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If You Haven’t Gotten Your Cheap iPhone Battery Replacement Yet, You Have Three Months Left

Apple has had an open offer to replace your old iPhone’s battery for $29 since January. It’s a pretty good deal, but it won’t last. You only have a few more months to get it done.

Apple started offering cheap battery replacements after it was revealed that the company had been slowing down phones with aging batteries. Due to a quirk with how batteries work, as your battery gets worn down with repeated charge cycles, phones that run at their normal speed have a higher risk of shutting down unexpectedly. Apple’s solution was to slow phones down a bit as they get older to prevent shutdowns. However, this led to some people thinking their phones just necessarily get slow when they’re old, so they replace the whole phone. In reality, you could just replace the battery to get a phone that works almost like new.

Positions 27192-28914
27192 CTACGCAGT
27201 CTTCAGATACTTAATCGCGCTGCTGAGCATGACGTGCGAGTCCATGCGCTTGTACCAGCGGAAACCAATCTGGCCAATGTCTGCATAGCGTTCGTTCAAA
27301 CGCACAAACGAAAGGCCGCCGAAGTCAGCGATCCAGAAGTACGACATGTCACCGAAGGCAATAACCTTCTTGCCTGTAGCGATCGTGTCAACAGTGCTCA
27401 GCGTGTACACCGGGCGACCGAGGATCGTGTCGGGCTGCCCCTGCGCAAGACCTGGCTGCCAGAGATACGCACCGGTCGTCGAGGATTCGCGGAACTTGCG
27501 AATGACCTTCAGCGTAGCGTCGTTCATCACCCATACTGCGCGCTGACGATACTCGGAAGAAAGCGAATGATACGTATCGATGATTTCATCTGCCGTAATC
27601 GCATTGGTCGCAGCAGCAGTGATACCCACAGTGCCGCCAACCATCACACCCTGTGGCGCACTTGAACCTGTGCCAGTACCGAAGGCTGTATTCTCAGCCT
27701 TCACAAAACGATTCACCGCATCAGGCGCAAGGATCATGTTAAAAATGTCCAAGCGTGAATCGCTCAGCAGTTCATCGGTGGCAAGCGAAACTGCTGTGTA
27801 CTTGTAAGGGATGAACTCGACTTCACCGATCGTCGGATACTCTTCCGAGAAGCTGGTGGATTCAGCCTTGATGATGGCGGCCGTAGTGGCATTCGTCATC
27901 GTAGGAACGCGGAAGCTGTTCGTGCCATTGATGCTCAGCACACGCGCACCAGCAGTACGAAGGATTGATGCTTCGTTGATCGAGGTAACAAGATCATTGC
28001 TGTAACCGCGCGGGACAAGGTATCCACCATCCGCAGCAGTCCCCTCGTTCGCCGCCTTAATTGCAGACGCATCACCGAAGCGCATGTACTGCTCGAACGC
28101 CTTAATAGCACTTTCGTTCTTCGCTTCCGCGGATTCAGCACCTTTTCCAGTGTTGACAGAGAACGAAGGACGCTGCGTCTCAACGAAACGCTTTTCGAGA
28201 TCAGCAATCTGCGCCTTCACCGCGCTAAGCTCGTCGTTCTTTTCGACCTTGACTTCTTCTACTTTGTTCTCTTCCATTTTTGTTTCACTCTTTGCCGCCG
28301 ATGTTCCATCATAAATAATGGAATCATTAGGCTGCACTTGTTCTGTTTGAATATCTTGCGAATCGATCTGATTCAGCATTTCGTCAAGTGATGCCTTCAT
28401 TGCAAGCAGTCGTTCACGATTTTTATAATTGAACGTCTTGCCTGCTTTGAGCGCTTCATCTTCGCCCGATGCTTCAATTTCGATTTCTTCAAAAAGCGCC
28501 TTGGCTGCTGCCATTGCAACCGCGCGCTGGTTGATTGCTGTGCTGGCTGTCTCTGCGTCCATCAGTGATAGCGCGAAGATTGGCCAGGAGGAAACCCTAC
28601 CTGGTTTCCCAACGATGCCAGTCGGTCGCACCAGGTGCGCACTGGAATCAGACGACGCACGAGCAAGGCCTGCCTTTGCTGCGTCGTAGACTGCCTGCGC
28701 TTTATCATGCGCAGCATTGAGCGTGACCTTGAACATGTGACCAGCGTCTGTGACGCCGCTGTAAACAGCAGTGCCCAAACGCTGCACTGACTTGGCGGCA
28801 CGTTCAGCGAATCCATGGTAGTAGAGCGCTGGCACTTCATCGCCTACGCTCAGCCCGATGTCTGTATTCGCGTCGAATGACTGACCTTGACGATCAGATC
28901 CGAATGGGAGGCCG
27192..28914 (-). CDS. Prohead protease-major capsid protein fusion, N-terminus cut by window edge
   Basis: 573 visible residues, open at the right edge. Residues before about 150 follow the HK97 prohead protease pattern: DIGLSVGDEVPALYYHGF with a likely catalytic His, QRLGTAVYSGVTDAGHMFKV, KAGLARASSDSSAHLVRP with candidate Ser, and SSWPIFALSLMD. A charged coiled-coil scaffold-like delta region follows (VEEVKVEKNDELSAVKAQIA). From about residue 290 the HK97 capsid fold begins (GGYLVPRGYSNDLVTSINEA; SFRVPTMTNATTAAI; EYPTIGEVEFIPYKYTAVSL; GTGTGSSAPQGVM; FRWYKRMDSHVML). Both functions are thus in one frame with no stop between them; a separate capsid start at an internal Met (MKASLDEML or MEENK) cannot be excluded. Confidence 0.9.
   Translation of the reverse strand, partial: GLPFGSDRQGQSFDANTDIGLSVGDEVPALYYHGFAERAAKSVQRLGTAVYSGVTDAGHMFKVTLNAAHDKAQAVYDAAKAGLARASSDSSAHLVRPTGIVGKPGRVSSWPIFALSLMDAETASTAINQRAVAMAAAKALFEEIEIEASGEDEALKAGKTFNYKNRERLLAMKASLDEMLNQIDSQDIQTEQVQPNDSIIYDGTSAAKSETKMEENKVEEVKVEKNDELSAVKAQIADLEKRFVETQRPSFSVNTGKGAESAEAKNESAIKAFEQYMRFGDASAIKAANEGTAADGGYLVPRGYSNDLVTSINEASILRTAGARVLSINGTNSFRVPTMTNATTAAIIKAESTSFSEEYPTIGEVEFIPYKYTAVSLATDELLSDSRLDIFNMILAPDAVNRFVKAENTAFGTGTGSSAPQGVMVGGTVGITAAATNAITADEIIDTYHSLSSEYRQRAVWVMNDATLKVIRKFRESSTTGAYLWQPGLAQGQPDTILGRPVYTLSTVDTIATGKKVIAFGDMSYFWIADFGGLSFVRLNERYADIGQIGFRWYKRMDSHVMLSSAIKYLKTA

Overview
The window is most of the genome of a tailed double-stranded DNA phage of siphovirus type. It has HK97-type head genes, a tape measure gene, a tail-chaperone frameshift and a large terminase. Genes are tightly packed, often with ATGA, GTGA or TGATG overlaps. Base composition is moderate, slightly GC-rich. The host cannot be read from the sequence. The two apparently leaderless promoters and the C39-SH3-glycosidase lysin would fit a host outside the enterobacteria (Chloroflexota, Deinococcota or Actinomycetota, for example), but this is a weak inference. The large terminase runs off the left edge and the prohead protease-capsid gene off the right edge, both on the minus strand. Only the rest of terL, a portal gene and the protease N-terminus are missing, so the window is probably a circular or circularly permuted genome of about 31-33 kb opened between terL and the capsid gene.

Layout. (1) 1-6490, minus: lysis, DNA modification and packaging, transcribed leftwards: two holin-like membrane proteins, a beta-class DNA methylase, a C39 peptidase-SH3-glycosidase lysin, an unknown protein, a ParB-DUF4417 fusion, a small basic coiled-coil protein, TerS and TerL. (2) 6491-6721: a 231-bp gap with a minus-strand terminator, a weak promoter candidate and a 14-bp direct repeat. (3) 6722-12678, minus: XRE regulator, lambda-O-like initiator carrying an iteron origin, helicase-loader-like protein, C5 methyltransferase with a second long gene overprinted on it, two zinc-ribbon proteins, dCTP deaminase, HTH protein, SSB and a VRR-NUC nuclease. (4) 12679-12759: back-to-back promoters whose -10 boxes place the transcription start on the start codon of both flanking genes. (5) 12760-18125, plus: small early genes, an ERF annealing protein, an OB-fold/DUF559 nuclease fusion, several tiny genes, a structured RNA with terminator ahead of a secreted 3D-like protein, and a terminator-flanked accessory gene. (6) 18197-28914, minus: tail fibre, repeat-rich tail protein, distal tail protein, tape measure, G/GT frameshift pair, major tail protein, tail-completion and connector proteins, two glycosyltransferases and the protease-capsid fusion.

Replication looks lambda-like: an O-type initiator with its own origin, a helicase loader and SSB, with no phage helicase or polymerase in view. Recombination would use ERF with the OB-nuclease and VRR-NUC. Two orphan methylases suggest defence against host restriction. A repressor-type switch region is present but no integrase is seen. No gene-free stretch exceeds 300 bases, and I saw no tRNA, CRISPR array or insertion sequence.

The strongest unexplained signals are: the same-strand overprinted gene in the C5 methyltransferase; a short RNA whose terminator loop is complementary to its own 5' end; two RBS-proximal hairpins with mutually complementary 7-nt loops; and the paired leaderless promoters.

To compensate for the miscommunication, Apple started offering $29 battery replacements, even if your phone or its battery weren’t faulty. If you have an older phone, this is just a good idea all around. You get a fresh battery that will last a little longer and your phone will get a new lease on life for way, way less than it costs to buy a whole new phone. It’s a no brainer.

It’s also a temporary deal. After December 31st, the price for these battery replacements will go back up to their normal prices. Which is free if you’re under warranty or covered by AppleCare (in which case you might not need the new battery just yet), or up to $79 if you’re out of warranty. That’s still a lot cheaper than buying a new phone, but it’s pricier than the repair is now.

If you want to get your phone’s battery replaced, you can head to this page to request the repair service. Be sure to get your requests in before the end of the year, though.

Source: Apple via BGR

Eric Ravenscraft Eric Ravenscraft
Eric Ravenscraft has nearly a decade of writing experience in the technology industry. His work has also appeared in The New York Times, PCMag, The Daily Beast, Geek and Sundry, and The Inventory. Read Full Bio »